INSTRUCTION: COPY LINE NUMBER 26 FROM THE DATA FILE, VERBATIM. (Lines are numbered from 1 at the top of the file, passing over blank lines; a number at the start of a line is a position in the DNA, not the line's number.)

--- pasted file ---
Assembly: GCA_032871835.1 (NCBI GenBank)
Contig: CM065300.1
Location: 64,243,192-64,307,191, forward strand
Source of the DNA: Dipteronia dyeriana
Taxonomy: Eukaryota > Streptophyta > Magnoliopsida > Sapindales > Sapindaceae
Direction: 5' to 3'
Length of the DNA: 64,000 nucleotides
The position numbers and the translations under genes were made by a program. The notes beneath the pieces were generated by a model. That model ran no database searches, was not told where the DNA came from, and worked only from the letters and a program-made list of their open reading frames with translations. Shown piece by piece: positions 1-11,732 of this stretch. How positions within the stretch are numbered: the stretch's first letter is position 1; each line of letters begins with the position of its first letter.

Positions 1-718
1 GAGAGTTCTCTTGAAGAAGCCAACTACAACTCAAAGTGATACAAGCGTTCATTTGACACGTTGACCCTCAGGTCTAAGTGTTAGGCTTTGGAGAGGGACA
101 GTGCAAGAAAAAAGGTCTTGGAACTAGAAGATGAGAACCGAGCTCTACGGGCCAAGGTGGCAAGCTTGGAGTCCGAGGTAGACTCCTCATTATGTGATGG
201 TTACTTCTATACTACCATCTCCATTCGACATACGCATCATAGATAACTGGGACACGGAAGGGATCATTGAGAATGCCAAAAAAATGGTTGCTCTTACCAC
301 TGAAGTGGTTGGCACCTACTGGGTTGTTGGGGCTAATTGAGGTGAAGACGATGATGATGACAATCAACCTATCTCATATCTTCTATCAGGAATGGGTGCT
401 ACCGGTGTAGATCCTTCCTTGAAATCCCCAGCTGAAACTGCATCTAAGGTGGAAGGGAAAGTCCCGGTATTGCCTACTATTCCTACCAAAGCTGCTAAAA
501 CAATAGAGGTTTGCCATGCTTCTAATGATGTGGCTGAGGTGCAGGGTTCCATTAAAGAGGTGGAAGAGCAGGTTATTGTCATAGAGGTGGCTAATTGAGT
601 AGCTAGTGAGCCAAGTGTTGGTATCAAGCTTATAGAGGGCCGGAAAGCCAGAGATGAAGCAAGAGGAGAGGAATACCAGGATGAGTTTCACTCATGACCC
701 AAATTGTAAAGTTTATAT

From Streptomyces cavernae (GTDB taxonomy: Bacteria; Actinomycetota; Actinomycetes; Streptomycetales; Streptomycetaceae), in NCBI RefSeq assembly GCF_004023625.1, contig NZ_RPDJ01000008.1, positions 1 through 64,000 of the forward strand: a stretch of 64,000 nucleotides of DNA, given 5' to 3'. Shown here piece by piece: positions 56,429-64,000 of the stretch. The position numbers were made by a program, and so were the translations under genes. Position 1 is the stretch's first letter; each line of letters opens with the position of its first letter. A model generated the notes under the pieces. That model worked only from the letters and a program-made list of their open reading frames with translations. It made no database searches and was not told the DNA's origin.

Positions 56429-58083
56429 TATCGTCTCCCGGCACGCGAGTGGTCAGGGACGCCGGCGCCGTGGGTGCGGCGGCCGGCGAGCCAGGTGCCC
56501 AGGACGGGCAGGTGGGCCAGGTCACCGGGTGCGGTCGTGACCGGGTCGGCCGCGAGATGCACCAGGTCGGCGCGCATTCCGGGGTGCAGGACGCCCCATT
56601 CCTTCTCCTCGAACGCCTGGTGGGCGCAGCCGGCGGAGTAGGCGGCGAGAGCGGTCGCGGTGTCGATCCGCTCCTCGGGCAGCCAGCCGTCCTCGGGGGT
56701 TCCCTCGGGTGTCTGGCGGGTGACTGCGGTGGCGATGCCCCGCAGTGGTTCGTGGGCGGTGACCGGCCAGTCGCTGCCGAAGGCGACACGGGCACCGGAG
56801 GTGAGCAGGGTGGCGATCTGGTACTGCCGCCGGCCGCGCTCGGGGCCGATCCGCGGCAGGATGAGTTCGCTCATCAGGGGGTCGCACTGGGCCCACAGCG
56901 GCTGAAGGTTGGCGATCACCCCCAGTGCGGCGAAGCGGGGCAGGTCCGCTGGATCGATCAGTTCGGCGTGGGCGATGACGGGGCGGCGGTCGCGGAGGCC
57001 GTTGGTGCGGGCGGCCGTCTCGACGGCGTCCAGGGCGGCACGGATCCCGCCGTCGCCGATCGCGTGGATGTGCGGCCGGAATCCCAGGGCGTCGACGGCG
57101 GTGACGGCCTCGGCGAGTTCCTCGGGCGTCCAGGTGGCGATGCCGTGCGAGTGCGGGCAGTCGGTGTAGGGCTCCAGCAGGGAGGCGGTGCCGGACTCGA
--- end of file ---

57001 GTTGGTGCGGGCGGCCGTCTCGACGGCGTCCAGGGCGGCACGGATCCCGCCGTCGCCGATCGCGTGGATGTGCGGCCGGAATCCCAGGGCGTCGACGGCG